Fallacies: Begging the question or circular reasoning
This occurs when we use the truth of statement being proved (or something equivalent) in the proof itself. Example: Conjecture: if x2 is even then x is even. Proof: If x2 is even then x2 = 2k for some k. Then x = 2l for some l. Hence, x must be even.

Fallacies Example: P (x): x注射疫苗 Q(x): x死亡

Terms Theorem Argument Premises Axioms Lemma Conslusion Valid
Corollary Rule of inference Modus ponens Modus tollensva fallacies

Chapter 1: The Foundations: Logic and Proofs
1.1 Propositional Logic 1.2 Propositional Equivalences 1.3 Predicates and Quantifiers 1.4 Nested Quantifiers 1.5 Rules of Inference 1.6 Introduction to Proofs 1.7 Proof Methods and Strategy

Formal Proofs Formal Proofs
To prove an argument is valid or the conclusion follows logically from the hypotheses: Assume the hypotheses are true Use the rules of inference and logical equivalences to determine that the conclusion is true. P. 1

Formal Proofs Formal Proofs
Example: Consider the following logical argument: If horses fly or cows eat artichokes, then the mosquito is the national bird. If the mosquito is the national bird then peanut butter takes good on hot dogs. But peanut butter tastes terrible on hot dogs. Therefore, cows don't eat artichokes. 1. Assign propositional variables to the component propositions in the argument: F Horses fly A Cows eat artichokes M The mosquito is the national bird P Peanut butter tastes good on hot dogs P. 1

Formal Proofs Formal Proofs
2. Represent the formal argument using the variables 1.(F ν A) → M 2.M →P 3. ¬ P  ¬ A P. 1

Formal Proofs Formal Proofs
3. Use the hypotheses 1., 2., and 3. and the above rules of inference and any logical equivalences to construct the proof. Assertion Reasons 1.(F ν A) → M Hypothesis 1. 2.M → P Hypothesis 2. 3.(F ν A) → P` steps 1 and 2 and hypothetical syll. 4. ¬ P Hypothesis 3. 5. ¬(F ν A) steps 3 and 4 and modus tollens 6. ¬F Λ¬A step 5 and DeMorgan 7. ¬A Λ¬F step 6 and commutativity of 'and' 8. ¬A step 7 and simplification Q. E. D. P. 1

Methods of Proof We wish to establish the truth of the 'theorem‘ P→Q.
P may be a conjunction of other hypotheses. P → Q is a conjecture until a proof is produced. P. 1

Methods of Proof Trivial Proof Vacuous Proof Direct Proof
Indirect Proof Proof by Contradiction Proof by Cases P. 1

Methods of Proof: Trivial Proof
If we know Q is true then P → Q is true. Example: If it's raining today then the void set is a subset of every set. The assertion is trivially true independent of the truth of P. P. 1

Methods of Proof: Vacuous Proof
If we know one of the hypotheses in P is false then P → Q is vacuously true. Example: If I am both rich and poor then hurricane Fran was a mild breeze. This is of the form (P Λ ¬ P) → Q and the hypotheses form a contradiction. Hence Q follows from the hypotheses vacuously. 歐亞書局 P. 1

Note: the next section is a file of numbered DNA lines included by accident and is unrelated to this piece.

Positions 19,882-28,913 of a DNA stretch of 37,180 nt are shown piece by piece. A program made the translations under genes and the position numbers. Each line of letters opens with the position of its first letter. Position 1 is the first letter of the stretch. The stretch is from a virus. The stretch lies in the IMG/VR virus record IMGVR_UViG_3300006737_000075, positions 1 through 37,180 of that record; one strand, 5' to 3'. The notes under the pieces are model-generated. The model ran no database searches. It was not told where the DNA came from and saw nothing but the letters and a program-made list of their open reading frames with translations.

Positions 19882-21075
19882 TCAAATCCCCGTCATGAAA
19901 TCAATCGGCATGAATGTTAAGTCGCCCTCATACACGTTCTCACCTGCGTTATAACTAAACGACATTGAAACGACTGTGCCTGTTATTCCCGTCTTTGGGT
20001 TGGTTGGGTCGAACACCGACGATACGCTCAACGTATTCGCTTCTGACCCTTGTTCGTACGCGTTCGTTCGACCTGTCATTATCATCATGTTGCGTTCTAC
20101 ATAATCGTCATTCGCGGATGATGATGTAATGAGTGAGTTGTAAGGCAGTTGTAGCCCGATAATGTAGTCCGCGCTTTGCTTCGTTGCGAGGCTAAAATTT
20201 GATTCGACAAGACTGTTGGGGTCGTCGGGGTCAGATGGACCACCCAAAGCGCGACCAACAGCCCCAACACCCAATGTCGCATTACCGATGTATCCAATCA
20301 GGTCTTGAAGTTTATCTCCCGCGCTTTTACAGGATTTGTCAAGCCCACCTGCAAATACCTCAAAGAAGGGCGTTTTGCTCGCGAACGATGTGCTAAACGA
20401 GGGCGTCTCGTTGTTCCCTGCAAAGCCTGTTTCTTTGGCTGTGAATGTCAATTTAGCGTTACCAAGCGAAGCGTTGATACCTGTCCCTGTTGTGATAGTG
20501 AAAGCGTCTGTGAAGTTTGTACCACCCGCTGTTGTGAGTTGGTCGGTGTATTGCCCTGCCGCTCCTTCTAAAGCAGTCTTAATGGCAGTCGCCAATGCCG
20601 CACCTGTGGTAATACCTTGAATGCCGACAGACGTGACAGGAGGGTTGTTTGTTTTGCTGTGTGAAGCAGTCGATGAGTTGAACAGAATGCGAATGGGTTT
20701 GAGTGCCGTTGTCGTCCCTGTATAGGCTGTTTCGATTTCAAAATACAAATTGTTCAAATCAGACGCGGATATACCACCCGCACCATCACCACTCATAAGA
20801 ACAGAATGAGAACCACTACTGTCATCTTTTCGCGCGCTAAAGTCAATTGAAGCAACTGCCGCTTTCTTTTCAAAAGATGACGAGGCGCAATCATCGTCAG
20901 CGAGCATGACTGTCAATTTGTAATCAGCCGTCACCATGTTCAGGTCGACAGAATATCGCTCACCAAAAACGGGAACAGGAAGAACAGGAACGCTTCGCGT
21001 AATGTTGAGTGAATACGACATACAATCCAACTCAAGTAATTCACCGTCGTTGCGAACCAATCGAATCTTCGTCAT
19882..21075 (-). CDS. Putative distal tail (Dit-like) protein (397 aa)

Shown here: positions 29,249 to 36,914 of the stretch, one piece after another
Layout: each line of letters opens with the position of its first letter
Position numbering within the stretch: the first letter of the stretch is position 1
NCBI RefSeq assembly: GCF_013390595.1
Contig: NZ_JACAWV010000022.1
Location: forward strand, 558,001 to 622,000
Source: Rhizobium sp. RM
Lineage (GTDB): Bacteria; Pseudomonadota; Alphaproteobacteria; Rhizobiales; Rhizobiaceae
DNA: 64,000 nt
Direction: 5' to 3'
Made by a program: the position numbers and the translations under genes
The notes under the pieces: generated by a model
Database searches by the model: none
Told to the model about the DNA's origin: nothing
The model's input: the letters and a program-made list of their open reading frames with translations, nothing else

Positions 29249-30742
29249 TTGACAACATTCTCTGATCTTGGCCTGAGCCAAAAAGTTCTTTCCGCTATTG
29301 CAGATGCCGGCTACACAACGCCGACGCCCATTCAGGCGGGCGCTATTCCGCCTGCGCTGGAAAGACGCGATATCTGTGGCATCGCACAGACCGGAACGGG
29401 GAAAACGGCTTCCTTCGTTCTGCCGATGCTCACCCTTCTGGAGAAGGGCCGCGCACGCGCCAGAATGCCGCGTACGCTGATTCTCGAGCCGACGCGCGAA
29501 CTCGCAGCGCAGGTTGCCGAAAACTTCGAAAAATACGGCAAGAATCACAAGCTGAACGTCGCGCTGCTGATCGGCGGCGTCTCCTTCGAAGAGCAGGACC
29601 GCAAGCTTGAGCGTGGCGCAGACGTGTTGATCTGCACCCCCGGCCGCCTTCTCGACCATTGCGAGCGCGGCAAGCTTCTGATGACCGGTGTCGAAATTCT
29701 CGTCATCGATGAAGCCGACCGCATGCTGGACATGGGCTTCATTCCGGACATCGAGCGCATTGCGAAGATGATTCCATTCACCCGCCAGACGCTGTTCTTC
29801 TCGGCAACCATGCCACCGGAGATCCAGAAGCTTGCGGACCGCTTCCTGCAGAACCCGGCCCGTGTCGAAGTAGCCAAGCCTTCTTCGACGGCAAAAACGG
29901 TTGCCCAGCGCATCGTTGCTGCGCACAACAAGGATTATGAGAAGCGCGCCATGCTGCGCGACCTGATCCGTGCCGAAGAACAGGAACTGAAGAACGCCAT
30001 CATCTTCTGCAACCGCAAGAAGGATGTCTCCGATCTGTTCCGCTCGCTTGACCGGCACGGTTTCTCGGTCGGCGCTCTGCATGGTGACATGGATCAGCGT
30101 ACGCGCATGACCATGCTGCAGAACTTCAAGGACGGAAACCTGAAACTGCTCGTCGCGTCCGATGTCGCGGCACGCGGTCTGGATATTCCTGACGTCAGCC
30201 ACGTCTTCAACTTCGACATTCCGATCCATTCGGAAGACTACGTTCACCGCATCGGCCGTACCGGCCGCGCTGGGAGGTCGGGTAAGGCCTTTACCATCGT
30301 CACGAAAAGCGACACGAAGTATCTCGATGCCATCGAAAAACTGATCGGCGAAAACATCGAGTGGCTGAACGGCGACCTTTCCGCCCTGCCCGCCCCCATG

Methods of Proof: Direct Proof
assumes the hypotheses are true uses the rules of inference, axioms and any logical equivalences to establish the truth of the conclusion. Example: Theorem: If 6x + 9y = 101, then x or y is not an integer. Proof: Assume 6x + 9y = 101 is true. Then from the rules of algebra 3(2x + 3y) = 101. But 101/3 is not an integer so it must be the case that one of 2x or 3y is not an integer (maybe both). Therefore, one of x or y must not be an integer. Q.E.D. 歐亞書局 P. 1

Methods of Proof: Indirect Proof
A direct proof of the contrapositive: assumes the conclusion of P → Q is false (¬ Q is true) uses the rules of inference, axioms and any logical equivalences to establish the premise P is false. Note, in order to show that a conjunction of hypotheses is false is suffices to show just one of the hypotheses is false. P. 1

Methods of Proof: Indirect Proof
Example: A perfect number is one which is the sum of all its divisors except itself. For example, 6 is perfect since = 6. So is 28. Theorem: A perfect number is not a prime. Proof: (Indirect). We assume the number p is a prime and show it is not perfect. But the only divisors of a prime are 1 and itself. Hence the sum of the divisors less than p is 1 which is not equal to p. Hence p cannot be perfect. Q. E. D. P. 1

assumes the conclusion Q is false derives a contradiction.. P. 1

Example: Theorem: There is no largest prime number. (Note that there are no formal hypotheses here.) We assume the conclusion 'there is no largest prime number' is false. There is a largest prime number. Call it p. Hence, the set of all primes lie between 1 and p. Form the product of these primes: r = 2•3•5•7•11•....•p. But r + 1 is a prime larger than p. (Why?). This contradicts the assumption that there is a largest prime. Q.E.D. P. 1

The formal structure of the above proof is as follows: Let P be the assertion that there is no largest prime. Let Q be the assertion that p is the largest prime. Assume ¬ P is true. Then (for some p) Q is true so ¬ P→Q is true. We then construct a prime greater than p so Q → ¬ Q. Applying hypothetical syllogism we get ¬ P → ¬ Q. From two applications of modus ponens we conclude that Q is true and ¬ Q is true so by conjunction ¬ QΛQ or a contradiction is true. Hence the assumption must be false and the theorem is true. 歐亞書局 P. 1